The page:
Yes, it's a great tool. And the spring scale has a brass looking body, the "wrench" is well made. We have some family heirloom tools on the mantel like a branding iron & some 100+ year old weaving loom parts. After the 1st time I used this tool set, my wife thought they were classic enough looking that she keeps it on the mantel too!
Adjusting GRAVELY implement safety clutches can be a bit of an art & is somewhat dependant on both the tractor/implement AND the user's taste. For years GRAVELY instructed L owners to adjust w/the set up helixhippie recommends, to "30-36 lbs" on the scale.
Stubebaker era Com 10 instructions say to use "a feeler gauge" & set the gap between clutch spring coils at ".025-inch" & if it slips reduce to ".020-inch".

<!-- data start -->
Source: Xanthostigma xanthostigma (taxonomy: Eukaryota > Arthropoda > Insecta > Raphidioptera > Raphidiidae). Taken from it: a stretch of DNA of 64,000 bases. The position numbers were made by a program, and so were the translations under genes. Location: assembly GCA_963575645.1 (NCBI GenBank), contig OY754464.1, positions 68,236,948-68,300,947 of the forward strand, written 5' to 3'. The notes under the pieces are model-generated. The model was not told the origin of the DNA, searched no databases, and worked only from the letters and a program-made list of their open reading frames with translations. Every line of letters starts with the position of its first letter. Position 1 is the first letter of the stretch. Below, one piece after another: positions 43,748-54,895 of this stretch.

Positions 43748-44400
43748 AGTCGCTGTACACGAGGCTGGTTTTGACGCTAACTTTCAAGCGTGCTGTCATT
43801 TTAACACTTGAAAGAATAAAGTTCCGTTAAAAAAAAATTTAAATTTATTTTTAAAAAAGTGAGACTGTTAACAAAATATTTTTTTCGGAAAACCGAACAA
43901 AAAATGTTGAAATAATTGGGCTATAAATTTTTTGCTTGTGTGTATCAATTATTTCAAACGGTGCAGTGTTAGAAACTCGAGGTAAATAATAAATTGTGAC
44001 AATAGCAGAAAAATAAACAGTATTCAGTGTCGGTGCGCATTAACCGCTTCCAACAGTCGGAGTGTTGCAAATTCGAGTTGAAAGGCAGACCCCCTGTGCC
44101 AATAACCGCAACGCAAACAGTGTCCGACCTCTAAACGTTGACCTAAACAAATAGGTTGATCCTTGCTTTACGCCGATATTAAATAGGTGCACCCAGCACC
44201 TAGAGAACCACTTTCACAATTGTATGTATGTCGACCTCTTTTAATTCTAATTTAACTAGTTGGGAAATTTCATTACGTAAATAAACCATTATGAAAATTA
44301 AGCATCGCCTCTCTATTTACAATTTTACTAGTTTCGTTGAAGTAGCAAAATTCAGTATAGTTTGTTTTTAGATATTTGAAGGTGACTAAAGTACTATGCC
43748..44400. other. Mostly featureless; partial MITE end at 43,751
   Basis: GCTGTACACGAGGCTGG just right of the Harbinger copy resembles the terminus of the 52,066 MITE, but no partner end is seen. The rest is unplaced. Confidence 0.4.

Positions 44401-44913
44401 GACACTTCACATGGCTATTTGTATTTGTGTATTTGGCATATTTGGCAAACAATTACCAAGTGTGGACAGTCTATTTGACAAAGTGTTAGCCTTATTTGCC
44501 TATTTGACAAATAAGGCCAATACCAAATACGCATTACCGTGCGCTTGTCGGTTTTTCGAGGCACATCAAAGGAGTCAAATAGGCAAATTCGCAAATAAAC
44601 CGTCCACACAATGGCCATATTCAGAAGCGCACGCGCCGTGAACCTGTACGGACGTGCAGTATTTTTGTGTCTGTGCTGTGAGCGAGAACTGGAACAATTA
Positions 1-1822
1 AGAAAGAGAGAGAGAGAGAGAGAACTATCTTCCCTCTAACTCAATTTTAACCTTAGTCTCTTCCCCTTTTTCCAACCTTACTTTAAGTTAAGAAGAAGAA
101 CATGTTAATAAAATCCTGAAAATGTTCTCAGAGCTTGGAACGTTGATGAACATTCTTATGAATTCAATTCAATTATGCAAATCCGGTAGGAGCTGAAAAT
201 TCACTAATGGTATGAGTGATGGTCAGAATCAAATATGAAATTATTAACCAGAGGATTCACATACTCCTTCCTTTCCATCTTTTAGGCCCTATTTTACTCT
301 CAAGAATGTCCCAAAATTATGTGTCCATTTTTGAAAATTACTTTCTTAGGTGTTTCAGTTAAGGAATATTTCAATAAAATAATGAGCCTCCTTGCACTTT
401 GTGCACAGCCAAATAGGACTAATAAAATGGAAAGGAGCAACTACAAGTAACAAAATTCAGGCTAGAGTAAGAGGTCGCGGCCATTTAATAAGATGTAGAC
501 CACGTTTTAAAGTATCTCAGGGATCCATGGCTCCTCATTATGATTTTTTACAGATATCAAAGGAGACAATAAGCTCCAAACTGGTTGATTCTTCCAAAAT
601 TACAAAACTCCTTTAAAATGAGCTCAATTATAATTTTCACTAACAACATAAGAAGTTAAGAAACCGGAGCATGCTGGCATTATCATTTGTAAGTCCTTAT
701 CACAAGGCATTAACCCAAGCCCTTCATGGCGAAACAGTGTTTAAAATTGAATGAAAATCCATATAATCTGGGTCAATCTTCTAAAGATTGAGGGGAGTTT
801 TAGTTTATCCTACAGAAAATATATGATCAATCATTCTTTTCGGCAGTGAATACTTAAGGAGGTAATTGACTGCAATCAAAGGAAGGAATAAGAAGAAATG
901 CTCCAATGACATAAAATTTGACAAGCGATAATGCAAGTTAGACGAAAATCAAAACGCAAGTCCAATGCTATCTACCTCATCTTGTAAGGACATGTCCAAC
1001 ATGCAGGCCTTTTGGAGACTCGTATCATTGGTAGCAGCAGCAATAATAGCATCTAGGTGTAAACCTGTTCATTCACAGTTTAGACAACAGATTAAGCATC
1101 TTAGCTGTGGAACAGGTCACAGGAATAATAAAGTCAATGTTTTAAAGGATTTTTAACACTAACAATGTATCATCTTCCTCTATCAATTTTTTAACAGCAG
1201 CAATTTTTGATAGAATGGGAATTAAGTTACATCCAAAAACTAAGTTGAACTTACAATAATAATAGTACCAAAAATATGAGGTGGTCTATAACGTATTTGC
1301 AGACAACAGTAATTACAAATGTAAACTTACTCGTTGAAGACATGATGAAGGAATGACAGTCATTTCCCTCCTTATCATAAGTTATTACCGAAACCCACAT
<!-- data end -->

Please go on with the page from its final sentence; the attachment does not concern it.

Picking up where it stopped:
However I've seen other specs from GRAVELY. For instance the Com 40" deck instructions say to adjust clutch to "45-50 ft. lbs." & other "feeler gauge" gaps have been recommended.
I'd suggest a lighter clutch setting for a sickle bar & heavier setting for a 50" deck, instead of a One Size Fits All approach. How you set a rototiller or snow blower may be influenced by how rocky your terrain is. The tighter you make the safety clutch the tighter the jam is going to be & the greater the risk of breaking something.
Keep in mind differences in implements. Old Square Chute snowblowers can be very dangerous, later enclosed auger snowblowers have additional safety cltuches in the reel.
These clutches also have a nasty habit of sticking solid after decades of being compressed. Thus, the scale & lever adjustment provides proof the clutch will slip, whereas the feeler gauge method does not. Its a good idea to take an old clutch apart, inspect & reassemble w/oil, for the best assurance. If one has been "slipping" frequently during regular use the friction disc might be toast.
Very good advice! I use the procedure that Banger outlines and then check it with the tool set that Helix linked you to. It takes a bit longer but it works, and I don't have to worry about bad clutches or sticking.